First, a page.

If you have been considering getting yourself a crossbreed canine companion, then the Golden Bulldog will help you cement your plan. Golden Bulldogs, also referred to as Bulldog Golden retriever mix dogs, are a cross between the famous Bulldog and Golden Retriever dogs.
A mix-breed dog, as we know, is the offspring of two different purebred parents. If the ancestry of the crossbreed is unknown, however, the dog is referred to as a mutt. A designer dog is a term that denotes a mixed breed dog that has the best features of the two different parent breeds.
What You Need to Know About the Golden Retriever Bulldog Mix
The term hybrid vigor comes into play where crossbreeds are concerned. When two different dog breeds mate, the resulting offspring will more often than not be healthier than its parent breeds because of genetic diversity. Of course, in reality, the individual characteristics of the parent breeds play a massive role in the health status of their offspring. Therefore, we shall look into the parent breeds of the Golden Bulldog.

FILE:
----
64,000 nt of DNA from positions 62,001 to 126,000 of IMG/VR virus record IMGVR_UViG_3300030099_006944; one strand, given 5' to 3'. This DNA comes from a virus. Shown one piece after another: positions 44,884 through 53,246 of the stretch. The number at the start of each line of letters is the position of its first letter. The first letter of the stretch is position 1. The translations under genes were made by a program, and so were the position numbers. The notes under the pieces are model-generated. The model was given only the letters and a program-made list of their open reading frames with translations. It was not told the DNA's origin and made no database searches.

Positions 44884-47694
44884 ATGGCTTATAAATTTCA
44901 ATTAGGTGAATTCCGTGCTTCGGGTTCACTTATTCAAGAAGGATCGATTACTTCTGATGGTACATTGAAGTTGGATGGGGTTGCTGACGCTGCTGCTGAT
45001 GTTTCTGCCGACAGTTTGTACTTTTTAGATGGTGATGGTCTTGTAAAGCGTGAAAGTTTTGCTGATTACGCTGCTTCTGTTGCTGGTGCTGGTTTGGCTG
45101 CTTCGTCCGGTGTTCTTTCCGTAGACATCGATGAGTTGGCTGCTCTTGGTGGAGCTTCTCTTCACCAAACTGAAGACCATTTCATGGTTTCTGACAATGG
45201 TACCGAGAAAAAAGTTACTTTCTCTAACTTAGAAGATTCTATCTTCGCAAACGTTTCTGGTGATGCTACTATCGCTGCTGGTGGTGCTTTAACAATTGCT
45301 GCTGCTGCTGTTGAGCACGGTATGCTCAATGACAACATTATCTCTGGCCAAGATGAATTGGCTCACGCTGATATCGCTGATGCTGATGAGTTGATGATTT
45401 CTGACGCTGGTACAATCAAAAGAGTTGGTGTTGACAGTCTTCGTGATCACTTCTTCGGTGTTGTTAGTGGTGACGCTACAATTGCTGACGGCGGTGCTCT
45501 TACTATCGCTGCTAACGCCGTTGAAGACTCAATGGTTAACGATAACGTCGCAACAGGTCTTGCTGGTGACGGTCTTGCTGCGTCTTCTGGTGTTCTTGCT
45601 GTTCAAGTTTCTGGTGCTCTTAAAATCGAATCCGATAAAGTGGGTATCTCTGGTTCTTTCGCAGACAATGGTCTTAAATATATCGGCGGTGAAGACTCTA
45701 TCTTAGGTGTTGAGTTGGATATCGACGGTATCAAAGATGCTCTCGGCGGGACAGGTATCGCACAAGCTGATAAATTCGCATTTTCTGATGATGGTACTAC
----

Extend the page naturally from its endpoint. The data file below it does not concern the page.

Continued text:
The Golden Bulldog’s Parents
Known initially as deer hunting dogs, Golden retrievers are a stout, muscular dog of medium stature and originate from Scotland. Their strikingly golden coats, compact and proportionate heads, highly intelligent yet friendly eyes, short ears, and straight muzzle are a breed hallmark.
Goldens move with a smooth, confident walk, and their well-padded tails are nothing short of the definition of beauty. Male Goldens have an average height of between 22 to 24 inches and weigh between 60 to 80 pounds.
Bulldog’s history dates back to the 17th Century in England, where they participated in fighting sports. Their famous “sour mug” face has become a universal symbol of courage and tenacity. These obedient and loyal companions adapt well to both town and country life. Bulldogs are unmistakable thanks to the loose skin on their heads, furrowed brows, flat muzzles, small ears, and their distinctive rolling gait.
American Bulldogs averagely weigh between 60 to 120 pounds and get as tall as 28 inches. They are also a relatively healthy breed with a lifespan of between 10 to 16 years. Their coats come in several color varieties: red, black, blue, brindle, as well as assorted color combinations. Their noses are usually black while their eye colors are mostly brown. They have short coats that shed moderately year in and do not require extensive frequent grooming.